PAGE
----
I don’t want people to see me as different or treat me as different, or think they have to be careful around me or … that’s for me to deal with and worry about, not for them to consider…Because of the nature of the, of the condition, you feel as if you’re a burden… I felt that it was for me to sort out… you’re the man and you’re the strong one… I mean I know the world’s not like that necessarily but in your mind, that’s how you still see things.
The ‘rock’ metaphor, then, is intrinsically gendered. It has clear connections to hegemonic masculinity and its association with strength, protection and control. It permeates interpersonal and mass communication, and individual, institutional and societal discourses, connecting to broader difficulties men have opening up and seeking help, but manifesting in particular ways in relation to fatherhood. From friends and families to best-selling baby manuals and online advice sites, fathers-to-be often find themselves surrounded by a discourse that frames new fatherhood as a project that centres on the provision of unwavering support for their baby’s mother. Now there are, of course, obvious reasons for ensuring fathers understand all their partners may be going through and encouraging them to be there for them in all manner of ways. Yet, amidst the lower visibility of more rounded narratives of all that becoming a father might involve, the pervasiveness of this imperative to be a steadfast, rock-like supporter may lead to difficulties for fathers and families. For one, such a discourse risks conveying to fathers that they are peripheral to the experience of having and looking after a baby, which also seems to discourage their taking any more than a secondary role in the sharing of care, for example. But, in so doing, this also potentially positions fathers’ own affective experiences, emotions and struggles along the way as unimportant and undeserving of support. In our research, the imperative fathers felt to be providers and not recipients of support had seemingly made it more difficult for them to recognise themselves as fully involved, affected and vulnerable, or to identify and act on needs for help, as here:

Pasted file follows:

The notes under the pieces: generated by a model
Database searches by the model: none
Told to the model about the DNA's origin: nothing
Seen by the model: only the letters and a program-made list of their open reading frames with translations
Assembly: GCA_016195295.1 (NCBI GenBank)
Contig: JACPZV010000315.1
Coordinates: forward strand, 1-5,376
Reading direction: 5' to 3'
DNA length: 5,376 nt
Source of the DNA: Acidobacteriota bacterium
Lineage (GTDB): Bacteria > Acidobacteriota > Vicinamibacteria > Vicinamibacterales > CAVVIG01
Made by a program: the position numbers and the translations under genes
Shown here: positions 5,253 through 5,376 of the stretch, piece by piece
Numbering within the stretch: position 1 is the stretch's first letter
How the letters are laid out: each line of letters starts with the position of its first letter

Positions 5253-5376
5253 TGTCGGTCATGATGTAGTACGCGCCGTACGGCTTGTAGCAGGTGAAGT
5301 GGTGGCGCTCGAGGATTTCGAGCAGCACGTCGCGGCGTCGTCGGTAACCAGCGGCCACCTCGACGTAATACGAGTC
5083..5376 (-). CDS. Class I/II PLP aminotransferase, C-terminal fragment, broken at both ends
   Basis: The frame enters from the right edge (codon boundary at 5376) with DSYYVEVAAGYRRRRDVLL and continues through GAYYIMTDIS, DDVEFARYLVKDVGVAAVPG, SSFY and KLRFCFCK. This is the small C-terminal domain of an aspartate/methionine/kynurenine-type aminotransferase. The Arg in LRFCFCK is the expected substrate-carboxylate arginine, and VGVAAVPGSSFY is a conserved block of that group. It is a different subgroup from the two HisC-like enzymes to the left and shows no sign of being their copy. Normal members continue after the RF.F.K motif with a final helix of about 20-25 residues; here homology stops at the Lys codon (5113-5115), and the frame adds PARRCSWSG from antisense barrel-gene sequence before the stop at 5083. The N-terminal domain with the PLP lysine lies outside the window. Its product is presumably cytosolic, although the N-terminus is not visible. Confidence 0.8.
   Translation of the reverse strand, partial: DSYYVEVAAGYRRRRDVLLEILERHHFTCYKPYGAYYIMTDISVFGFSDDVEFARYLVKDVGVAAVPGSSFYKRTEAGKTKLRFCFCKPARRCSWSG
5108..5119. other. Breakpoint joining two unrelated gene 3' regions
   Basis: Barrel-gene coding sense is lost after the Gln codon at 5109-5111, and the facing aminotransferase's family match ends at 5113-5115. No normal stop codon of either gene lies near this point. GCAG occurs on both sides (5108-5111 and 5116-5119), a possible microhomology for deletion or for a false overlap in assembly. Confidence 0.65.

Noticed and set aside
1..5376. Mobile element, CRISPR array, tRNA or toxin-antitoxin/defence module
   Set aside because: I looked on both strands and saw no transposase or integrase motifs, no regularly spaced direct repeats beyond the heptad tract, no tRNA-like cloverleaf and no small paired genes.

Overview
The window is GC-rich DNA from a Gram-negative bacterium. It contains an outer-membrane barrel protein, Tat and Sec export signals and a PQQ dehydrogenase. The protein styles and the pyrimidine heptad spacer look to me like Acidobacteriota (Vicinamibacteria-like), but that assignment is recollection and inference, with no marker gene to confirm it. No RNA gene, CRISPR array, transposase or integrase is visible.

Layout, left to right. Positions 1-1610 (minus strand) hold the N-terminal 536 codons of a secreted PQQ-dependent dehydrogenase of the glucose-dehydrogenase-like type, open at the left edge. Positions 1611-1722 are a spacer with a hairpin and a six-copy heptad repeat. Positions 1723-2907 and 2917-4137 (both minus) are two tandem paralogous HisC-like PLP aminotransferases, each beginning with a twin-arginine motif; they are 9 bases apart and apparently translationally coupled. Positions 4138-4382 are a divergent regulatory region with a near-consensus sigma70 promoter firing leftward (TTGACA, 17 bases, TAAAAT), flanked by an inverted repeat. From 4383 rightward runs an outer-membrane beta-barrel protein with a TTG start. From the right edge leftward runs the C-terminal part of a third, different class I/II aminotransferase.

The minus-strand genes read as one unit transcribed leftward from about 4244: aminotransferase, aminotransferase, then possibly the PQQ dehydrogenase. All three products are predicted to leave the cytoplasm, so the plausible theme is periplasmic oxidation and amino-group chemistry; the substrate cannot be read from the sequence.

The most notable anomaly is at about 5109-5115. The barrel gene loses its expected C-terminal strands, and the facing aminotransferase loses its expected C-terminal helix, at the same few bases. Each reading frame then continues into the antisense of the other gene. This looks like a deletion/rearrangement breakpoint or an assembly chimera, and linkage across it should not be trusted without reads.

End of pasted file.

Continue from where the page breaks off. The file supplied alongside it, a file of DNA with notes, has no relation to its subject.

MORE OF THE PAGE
I didn’t really feel that I could share … because I felt guilty about having them… I felt that I couldn’t seek that [support] because the centre of attention should be wife rather than me.